How to do machine learning without an army of data scientists

Commentary: Machine learning is still harder than it needs to be. The open-source tool ModelDB and the ML model management platform Verta can help.

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Image: iStock/elen11

Jennifer Flynn had a problem. Shortly after joining LeadCrunch as a senior data scientist, she wanted to push out one small update of the company's software, which uses machine learning to find sales leads for its business customers. The problem? The data science team consisted of just five engineers, including her. That simple update took days and required help from the company's product development team, too.

"It wasn't tenable," Flynn said, now LeadCrunch's principal data scientist. "We wanted to do major overhauls of our models, but just putting one small update out there was a major pain point for us."

The artificial intelligence/machine learning software development and deployment lifecycle is still very nascent. The challenge of moving models into production is exacerbated by a demand for speed and a shortage of qualified ML engineers. But there's hope that things may soon get better.

There's a need for MLOps

We're still early enough in ML that it lacks the mature tooling and workflow processes of traditional software development. There, concepts like agile development and continuous integration and continuous deployment let entrenched companies and scrappy startups push new features to market quickly.

While AI is embedding itself into the products and processes of virtually every industry, deploying models into production remains a headache. Data scientists struggle to keep track of which version of a machine-learning model works best—a problem that grows when multiple models are involved—and even when a model is deployed, companies often have nothing in place to monitor its performance.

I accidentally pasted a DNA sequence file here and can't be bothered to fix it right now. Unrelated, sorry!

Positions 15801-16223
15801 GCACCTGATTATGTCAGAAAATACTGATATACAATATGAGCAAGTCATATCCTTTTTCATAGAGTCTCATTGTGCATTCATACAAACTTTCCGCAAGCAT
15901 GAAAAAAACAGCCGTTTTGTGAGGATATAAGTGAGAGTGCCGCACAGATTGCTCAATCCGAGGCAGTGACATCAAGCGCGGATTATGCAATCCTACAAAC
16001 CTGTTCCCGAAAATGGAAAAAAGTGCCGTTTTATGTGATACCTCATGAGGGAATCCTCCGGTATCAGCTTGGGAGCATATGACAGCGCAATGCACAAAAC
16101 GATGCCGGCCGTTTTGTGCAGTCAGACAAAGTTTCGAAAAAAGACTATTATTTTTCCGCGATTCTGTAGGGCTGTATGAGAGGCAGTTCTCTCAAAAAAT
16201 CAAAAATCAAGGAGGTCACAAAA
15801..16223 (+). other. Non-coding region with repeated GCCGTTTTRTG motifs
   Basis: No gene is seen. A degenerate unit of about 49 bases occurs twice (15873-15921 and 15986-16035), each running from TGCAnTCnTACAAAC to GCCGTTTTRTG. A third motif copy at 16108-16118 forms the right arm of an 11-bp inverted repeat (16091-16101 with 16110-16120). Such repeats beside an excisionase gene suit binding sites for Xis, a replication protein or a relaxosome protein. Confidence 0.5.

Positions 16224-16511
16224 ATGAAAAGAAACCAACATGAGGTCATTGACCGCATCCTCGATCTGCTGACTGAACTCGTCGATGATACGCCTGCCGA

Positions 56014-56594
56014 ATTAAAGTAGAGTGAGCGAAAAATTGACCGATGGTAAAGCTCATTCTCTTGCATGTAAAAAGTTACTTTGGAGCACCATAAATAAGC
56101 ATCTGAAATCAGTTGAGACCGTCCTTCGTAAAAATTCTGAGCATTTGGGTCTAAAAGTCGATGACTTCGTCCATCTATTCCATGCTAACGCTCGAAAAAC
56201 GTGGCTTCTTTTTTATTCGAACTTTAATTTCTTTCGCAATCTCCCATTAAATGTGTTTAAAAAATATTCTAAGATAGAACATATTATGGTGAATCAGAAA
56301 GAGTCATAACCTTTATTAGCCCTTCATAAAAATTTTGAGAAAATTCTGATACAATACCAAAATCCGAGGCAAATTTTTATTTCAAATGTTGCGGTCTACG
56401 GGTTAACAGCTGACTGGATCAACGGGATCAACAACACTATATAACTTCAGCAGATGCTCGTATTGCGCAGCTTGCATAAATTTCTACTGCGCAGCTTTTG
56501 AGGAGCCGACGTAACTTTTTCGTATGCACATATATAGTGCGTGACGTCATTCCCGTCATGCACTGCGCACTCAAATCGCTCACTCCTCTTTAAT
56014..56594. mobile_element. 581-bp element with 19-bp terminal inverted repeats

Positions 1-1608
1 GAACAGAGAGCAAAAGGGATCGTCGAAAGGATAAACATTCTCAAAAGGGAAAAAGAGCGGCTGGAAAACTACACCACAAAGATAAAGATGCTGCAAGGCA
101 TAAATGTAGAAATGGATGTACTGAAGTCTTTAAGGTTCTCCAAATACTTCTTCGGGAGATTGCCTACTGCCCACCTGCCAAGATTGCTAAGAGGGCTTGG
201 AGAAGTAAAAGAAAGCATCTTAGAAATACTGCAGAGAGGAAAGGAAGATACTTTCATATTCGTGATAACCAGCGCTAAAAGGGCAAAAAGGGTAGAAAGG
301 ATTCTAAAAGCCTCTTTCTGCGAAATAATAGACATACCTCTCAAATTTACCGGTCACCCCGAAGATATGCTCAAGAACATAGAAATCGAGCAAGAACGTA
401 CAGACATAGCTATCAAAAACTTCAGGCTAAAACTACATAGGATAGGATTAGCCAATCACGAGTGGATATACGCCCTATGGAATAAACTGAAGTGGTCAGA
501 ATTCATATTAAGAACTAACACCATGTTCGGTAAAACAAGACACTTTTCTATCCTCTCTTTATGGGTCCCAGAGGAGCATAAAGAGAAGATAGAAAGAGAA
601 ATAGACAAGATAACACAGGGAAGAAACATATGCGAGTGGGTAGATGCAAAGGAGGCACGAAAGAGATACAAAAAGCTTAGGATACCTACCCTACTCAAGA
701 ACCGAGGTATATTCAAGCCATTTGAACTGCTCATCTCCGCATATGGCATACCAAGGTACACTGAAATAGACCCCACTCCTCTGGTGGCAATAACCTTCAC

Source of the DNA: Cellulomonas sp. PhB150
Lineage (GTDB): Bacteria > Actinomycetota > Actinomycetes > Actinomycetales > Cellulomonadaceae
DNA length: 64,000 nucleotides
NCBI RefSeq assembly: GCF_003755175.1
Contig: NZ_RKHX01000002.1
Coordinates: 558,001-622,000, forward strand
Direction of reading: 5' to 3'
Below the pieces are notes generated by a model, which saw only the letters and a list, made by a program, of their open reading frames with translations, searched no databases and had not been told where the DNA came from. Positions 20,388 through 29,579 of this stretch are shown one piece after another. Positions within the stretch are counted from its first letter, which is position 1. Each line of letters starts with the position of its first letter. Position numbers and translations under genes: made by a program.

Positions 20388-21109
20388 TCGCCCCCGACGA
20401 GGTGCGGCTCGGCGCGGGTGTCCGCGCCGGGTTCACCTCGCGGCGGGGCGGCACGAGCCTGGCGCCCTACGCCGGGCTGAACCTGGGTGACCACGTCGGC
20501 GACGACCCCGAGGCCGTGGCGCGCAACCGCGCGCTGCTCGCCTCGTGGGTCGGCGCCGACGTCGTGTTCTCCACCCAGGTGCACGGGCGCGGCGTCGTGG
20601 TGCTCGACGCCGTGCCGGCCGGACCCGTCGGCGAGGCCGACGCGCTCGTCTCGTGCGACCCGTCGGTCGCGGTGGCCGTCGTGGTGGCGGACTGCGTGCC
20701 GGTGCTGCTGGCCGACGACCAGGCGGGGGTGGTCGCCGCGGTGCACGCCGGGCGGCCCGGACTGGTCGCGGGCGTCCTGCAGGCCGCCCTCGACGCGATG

Something's got to give ... and it has.

SEE: Implementing DevOps: A guide for IT pros (free PDF) (TechRepublic)

A new crop of platforms and tools are sprouting, defined loosely as MLOps, something I've discussed before. MLOps stands for machine learning operations and is itself a derivative of DevOps, or software development and IT operations. Open-source versioning tool ModelDB, created by Manasi Vartak, a Ph.D. in computer science from MIT, is helping many organizations get started in ML.

Many machine learning solutions are actually assemblies of models. They run several models to get one prediction. Then, after all that, data scientists need to monitor model performance, retrain when needed and redeploy.

There are two key aspects to monitoring. The first is tracking CPU utilization and other metrics similar to traditional software. But the second aspect is different. It looks at what's happening to the data, how the distribution is changing as new data is acquired and how this distribution will affect the model's ability to make predictions.

Investing in an MLOps future